Whenever I give a talk or workshop, there is one question I'm almost always asked: "Why did you move from Duke, where you spent most of your career, to CUNY?".
The implicit question people are really asking: "How could you move from an elite, expensive, Top Ten private research university to a sprawling, public, vastly underfunded urban university system where some of the 24 campuses are, in effect, open admissions?"
It is hard to imagine two more vastly different approaches to higher education. And I hasten to add that I love both, and feel honored and privileged to have had the opportunity to teach at both.
My appointment is at the CUNY Graduate Center where I"m founding director of the Futures Initiative which includes programs for undergraduates from across all of CUNY, who are students at both our two- and four -year colleges. The twenty-four colleges in the CUNY system range from selective, urban colleges to virtually open admissions colleges. Some of our campuses have stunning demographics: nearly 70 percent first generation college students, 70 percent first generation American, and 70 percent below the poverty line. At LaGuardia Community college, there are more "first languages" spoken than there are official first languages in the world, it is said. The hallways are a linguist's delight: one can hear various local, dialects across some 140 languages. Some students are college age, some are returning students. Even when I teach a graduate class, I expect the age range to be 22 to retirement age and all points in between. Diversity? Diversity is CUNY's DNA.
And that is the first reason I made the move: I wanted to learn more about what college is really like today, not what one kind of college is really like.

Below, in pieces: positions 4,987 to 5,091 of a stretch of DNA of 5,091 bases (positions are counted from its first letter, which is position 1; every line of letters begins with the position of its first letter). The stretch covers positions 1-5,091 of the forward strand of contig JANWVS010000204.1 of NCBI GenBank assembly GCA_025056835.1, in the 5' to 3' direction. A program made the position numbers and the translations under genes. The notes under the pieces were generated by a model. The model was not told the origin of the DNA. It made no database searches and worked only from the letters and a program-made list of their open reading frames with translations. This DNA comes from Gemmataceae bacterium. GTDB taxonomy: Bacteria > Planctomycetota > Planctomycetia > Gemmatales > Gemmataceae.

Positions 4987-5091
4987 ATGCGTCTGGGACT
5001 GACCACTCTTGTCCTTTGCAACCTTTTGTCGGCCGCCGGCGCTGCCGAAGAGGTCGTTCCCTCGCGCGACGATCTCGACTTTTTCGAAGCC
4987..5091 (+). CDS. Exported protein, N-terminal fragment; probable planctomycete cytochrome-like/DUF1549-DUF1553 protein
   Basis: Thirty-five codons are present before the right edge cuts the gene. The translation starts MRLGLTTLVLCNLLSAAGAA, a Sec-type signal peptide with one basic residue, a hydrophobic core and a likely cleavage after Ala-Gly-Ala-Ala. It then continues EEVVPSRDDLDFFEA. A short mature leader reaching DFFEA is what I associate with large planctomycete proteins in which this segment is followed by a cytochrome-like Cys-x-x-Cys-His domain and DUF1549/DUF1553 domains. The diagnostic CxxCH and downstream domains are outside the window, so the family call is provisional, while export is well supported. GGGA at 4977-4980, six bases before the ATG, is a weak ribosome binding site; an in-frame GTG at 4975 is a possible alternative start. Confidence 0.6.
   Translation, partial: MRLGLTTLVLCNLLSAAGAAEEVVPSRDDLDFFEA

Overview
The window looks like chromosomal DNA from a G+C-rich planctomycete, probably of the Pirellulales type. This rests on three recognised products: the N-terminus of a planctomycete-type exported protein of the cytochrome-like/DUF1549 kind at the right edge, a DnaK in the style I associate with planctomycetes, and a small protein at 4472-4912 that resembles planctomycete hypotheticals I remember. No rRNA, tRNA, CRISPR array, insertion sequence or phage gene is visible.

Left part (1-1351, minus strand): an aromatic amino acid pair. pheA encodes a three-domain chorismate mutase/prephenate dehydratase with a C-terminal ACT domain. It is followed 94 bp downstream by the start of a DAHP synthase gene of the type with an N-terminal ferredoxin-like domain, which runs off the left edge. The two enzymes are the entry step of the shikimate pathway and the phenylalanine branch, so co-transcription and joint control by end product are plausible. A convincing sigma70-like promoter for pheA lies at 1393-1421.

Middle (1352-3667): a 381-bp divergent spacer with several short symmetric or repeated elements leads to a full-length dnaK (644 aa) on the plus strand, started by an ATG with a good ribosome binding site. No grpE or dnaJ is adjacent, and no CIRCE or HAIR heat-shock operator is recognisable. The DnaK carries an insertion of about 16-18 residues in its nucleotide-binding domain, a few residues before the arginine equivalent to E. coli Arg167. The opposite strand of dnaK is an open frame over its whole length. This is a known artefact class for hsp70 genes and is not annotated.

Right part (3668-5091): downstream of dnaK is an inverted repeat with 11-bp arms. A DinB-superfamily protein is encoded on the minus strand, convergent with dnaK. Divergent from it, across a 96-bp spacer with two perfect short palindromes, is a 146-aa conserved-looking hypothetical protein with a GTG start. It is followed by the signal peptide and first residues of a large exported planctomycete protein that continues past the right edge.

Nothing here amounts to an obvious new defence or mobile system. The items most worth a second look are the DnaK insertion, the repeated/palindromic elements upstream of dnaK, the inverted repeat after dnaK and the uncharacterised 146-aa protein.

Almost all books and studies of college are, implicitly, based on the idea of the residential, four-year college or university where students attend school full-time. But only about 60% of students are actually "full-time college students." Nearly half work at least thirty hours a week, and a quarter are both full-time students hold down full-time jobs.
There are so many books and articles about "higher education"--its future, its problems, its faculty, its students--that are researched and written by scholars whose sole perspective is that of the elite research university. Having taught at such a university for some two decades, I can always spot those whose view of college is "Ivies Plus" (Ivy Leagues plus a few others like Stanford or Duke). That means many studies of "college students" are based on assumptions about the 0.5% of college students at these elite universities.
No wonder so much of our "data" about college is wrong, impartial, negative, and sometimes punitive in tone: why aren't these students trying any more? why are they failing? Etc.